When I review a beer on BA, I give it scores out of 5 for appearance, smell, taste, "mouthfeel" and overall drinkability, which are then weighted to give me an overall score out of 5 for the brew. My highest score so far is a 4.8/5 (an A+ for Schneider Aventinus Weizenbock and St. Bernardus Abt 12), while my lowest is a paltry 1.75 (an F for Berthold Keller Lager). An extra little statistic BA throws in is the review deviation (rDev), which tells you how far your score differs from the average. It's only so useful as a statistic, but it does let you know roughly how in line your opinion of the brew is with everyone else's. If everyone happens to love a beer, and you hate it, your rDev is going to be incredibly low: probably a good idea to consider the possibility that your beer might have gone bad, or whether it's a style you just generally hate. Or who knows: maybe you just generally dislike it. That's okay! Everyone's opinions differ, and that's part of the fun.
Normally, I'm not too far off the pack, usually within a few percentage points, but every so often I rate really high or really low. So far, my highest deviation from the norm is 15%, based off a review for Kaiser, an Austrian lager. I didn't even rank it that high (about a 3.2, or C+); it's just that everyone else seemed to really hate the brew and gave it low D's. I happened to think it was okay: boring but drinkable. My lowest is, again, Berthold Keller lager, at a whopping 51%. I gave it an F; other folks have been less stingy towards this nightmare. I don't give out D's or lower too often; to earn such a low score, the beer has to pretty much be a drain-pour - undrinkable, like Berthold was for me. Everyone has these variations - sometimes a brew hits you just right, other times it doesn't.
Back to the matter at hand.
The forum asked the question of whether you were a 'stingy' or a 'generous' reviewer, and the best way to find that out is to look at your rDev and see how many of your reviews are positive or negative. No question about it, I'm a very 'generous' reviewer; of my 250 reviews, about 140 of them have a positive rDev, meaning I scored the majority of my reviews higher than the average. Some folks were nearly the opposite. A good little discussion followed from this comparing how one should approach beer reviewing. Of course it got me thinking: how should I review my beer?
The beer reviewing community is getting larger everyday; the presence of sites like BA and Ratebeer, coupled with ability of anyone with even the most basic knowledge of computers to blog/post about beer only guarantees that this trend will continue. And, to be honest, there's been a bit of a backlash. Some folks out there, including many on BA, argue that beer geeks are quickly turning into snobs, no different from the snooty wine drinking crowd we once railed against. I think this is a valid point. Sometimes when I read wine 'critiques' in the paper or online, I'm truly baffled by the kinds of flavors the reviewer claims he/she can detect (Zambian honeysuckle? Really??). We scoff at the ridiculous language ("impudent", "presumptuous", "flirty") they use to describe what essentially amounts to rotting grape juice. Then there are the contemptuous drinkers. There's this one girl at the Grad House that refuses to drink any Ontario reds, loudly proclaiming that all Ontario wine sucks. If she wasn't such a good tipper, I'd be soooo tempted to pour an Ontario wine into an Aussie bottle and see if she notices the difference. The funny thing is, she probably won't. Apparently, humans are TERRIBLE at distinguishing tastes; so much of how we compare A to B comes down to how it's presented and what our pre-conceived judgements happen to be. In a recent well-publicized study, Stanford researchers conducted a wine taste test. Bottle A claimed to be a reserve Cabernet Sauvignon, regularly retailing for $90 a bottle, while Bottle B was labelled a $10 boxed wine from Walmart. As you might have guessed, the participants rated the $90 bottle far higher, noting subtle hints of this-and-that and marvelling at the delicate something-or-other, while slamming the $10 bottle as being uninspired and lacking. As I'm sure you've also guessed, it was the same damned wine in both bottles. We're so conditioned to believe that 'expensive equals better' that our brains will imagine differences between two versions of exactly the same thing. After all, who wants to be the uncultured swine who can't discern a good wine from a bad one?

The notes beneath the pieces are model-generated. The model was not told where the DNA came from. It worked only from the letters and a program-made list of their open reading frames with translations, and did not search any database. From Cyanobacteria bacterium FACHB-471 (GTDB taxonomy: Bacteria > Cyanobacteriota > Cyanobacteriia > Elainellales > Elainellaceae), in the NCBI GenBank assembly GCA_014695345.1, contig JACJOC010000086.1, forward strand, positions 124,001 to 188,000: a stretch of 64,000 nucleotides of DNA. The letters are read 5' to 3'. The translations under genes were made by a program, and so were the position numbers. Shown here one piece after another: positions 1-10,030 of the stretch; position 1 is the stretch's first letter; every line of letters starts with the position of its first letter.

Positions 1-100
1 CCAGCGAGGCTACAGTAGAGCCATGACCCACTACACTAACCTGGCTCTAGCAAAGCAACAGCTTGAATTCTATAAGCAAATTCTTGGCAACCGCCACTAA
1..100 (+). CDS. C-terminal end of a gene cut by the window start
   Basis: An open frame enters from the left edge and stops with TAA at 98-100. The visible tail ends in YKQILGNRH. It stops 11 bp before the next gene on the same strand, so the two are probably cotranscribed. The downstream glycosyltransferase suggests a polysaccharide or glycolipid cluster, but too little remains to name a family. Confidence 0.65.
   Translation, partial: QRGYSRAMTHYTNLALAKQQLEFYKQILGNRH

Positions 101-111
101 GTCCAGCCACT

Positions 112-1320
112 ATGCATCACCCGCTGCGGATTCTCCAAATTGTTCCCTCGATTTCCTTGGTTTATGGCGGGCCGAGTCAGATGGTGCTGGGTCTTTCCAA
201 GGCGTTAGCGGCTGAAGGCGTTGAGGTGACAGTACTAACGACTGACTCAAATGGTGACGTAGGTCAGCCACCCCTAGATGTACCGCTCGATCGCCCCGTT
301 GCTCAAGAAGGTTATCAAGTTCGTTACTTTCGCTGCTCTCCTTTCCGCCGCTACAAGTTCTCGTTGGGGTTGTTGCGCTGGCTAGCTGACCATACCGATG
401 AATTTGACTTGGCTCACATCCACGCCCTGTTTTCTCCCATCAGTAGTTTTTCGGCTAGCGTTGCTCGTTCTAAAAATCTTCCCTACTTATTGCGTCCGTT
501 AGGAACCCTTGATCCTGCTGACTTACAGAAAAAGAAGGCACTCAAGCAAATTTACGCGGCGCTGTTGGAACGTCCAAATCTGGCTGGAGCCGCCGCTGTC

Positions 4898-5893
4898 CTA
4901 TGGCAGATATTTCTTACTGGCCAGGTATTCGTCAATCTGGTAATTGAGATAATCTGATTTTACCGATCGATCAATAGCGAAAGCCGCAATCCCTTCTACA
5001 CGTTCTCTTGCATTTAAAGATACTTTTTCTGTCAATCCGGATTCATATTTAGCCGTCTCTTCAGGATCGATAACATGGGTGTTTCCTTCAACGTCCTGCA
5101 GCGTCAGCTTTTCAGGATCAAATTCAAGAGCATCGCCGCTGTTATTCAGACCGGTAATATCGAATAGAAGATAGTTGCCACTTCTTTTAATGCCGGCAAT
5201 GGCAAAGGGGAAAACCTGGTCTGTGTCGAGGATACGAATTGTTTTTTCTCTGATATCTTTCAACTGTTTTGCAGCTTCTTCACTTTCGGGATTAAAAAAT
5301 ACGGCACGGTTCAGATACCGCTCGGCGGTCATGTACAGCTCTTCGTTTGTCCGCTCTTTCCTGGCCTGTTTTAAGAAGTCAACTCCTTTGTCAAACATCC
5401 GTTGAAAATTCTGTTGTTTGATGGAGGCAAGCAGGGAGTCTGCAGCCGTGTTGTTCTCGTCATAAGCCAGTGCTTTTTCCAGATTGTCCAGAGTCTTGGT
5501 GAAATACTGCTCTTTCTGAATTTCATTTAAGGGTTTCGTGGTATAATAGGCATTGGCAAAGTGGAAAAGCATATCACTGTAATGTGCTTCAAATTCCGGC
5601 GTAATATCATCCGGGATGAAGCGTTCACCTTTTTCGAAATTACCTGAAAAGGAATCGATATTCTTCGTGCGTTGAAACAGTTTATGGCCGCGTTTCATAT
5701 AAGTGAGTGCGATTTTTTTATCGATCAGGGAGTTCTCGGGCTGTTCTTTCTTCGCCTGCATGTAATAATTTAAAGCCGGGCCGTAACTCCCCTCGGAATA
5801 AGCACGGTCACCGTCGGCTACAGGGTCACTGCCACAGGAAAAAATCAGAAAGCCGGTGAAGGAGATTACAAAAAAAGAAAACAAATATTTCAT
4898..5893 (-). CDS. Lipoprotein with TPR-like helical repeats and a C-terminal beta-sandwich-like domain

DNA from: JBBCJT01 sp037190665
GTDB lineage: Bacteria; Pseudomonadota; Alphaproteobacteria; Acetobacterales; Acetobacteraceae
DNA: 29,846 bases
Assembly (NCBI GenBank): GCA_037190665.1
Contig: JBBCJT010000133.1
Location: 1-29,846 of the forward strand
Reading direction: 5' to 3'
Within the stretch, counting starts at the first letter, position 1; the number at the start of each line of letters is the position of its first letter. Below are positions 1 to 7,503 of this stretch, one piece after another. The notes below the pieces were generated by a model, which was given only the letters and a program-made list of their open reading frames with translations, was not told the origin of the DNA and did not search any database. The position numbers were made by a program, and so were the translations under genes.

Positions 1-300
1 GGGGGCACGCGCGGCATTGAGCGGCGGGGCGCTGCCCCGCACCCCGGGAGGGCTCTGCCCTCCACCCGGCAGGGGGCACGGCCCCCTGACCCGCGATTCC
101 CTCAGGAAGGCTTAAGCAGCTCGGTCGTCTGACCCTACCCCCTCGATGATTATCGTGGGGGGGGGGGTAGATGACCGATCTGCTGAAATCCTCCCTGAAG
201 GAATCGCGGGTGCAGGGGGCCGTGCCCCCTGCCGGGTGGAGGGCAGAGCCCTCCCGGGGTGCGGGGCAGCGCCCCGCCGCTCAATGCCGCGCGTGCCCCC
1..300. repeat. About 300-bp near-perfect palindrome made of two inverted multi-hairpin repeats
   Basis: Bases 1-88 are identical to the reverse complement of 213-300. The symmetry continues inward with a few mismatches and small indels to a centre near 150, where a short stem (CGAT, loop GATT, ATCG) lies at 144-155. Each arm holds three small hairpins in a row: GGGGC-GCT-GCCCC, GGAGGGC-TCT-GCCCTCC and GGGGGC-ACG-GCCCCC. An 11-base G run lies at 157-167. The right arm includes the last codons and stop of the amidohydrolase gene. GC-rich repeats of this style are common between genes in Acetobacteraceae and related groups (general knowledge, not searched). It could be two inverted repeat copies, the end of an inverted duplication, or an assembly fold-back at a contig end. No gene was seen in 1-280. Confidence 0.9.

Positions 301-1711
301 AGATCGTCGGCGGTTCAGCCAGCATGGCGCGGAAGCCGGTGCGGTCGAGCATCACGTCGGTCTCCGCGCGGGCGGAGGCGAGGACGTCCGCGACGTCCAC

Yet, we see the same trend in the beer community. Like with the wine snots, some of the beer reviews can be downright laughable, especially the ones that take a good paragraph to describe how the beer 'feels' in their mouth. (For me it's either watery or thick, creamy or slick, over- or under-carbonated). The outright scorn some beer geeks display towards anyone they perceive to be drinking 'lesser' brews is embarrassing , and really pisses me off (Coors Light bashing is always acceptable, however). Hype and limted output tend to skew things towards cool-sounding American craft brews, but I'm willing to bet that a blind taste testing would drastically affect how beer is rated on BA. So much is based on where the bottle is from, the reputation of the brewery - even the label can alter our perceptions.